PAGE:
Freedom of movement could continue for some time after Brexit

Theresa May talks to King Abdullah II during her visit to a military base near Amman in the Middle East
Xinhua News Agency/REX/Shutterstock

Theresa May has hinted that free movement of EU citizens could continue during an “implementation period” after the UK has left the European Union.

Speaking during her trip to the Middle East, the Prime Minister said there would need to be a transitional phase to enable businesses to adjust after the country’s formal exit in spring 2019.

Asked whether she would “rule out free movement in any transitional period once we leave the EU”, May responded: “You’ve used the phrase transitional phase; I have used the phrase implementation period.”

She added: “If you think about it, once we’ve got the deal, once we’ve agreed what the new relationship will be for the future, it will be necessary for there to be a period of time when businesses and governments are adjusting systems and so forth, depending on the nature of the deal, a period of time during which that deal will be implemented.”

This could mean that EU workers employed in the UK and UK workers employed in EU countries could continue to enjoy the same rights to freedom of movement until after the next general election in 2020.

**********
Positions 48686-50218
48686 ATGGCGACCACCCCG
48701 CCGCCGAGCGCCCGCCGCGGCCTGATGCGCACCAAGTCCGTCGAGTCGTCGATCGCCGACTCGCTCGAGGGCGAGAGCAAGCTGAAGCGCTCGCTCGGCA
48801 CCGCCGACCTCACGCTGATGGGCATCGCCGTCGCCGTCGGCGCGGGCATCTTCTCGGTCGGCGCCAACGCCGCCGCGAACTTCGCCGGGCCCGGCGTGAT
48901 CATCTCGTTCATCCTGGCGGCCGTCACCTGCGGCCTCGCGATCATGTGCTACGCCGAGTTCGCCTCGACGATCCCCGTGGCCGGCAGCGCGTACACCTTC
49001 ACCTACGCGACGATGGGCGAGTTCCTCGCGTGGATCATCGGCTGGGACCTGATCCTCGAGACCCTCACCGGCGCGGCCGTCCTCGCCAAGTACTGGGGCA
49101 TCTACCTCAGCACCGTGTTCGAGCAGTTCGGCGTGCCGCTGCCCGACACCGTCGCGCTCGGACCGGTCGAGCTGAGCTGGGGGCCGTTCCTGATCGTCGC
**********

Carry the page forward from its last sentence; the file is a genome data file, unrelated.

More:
The EU’s own draft guidelines for the Brexit negotiations indicate that Britain’s exit should include transitional arrangements, which must be “clearly defined, limited in time, and subject to effective enforcement mechanisms”.

There are few firm details yet on the Government’s post-Brexit immigration policies, however. In February, home secretary Amber Rudd said that Brexit would spell “the end of free movement as we know it”, but that businesses would be consulted this summer on new immigration controls.

Labour’s Brexit spokesman, Paul Blomfield, said: “It is less than a week since the Prime Minister triggered Article 50, and it seems every day brings another broken promise.

“They need to spell out the transitional deal that will be in place, to stop the economy falling off a cliff edge without new agreements in two years’ time.”

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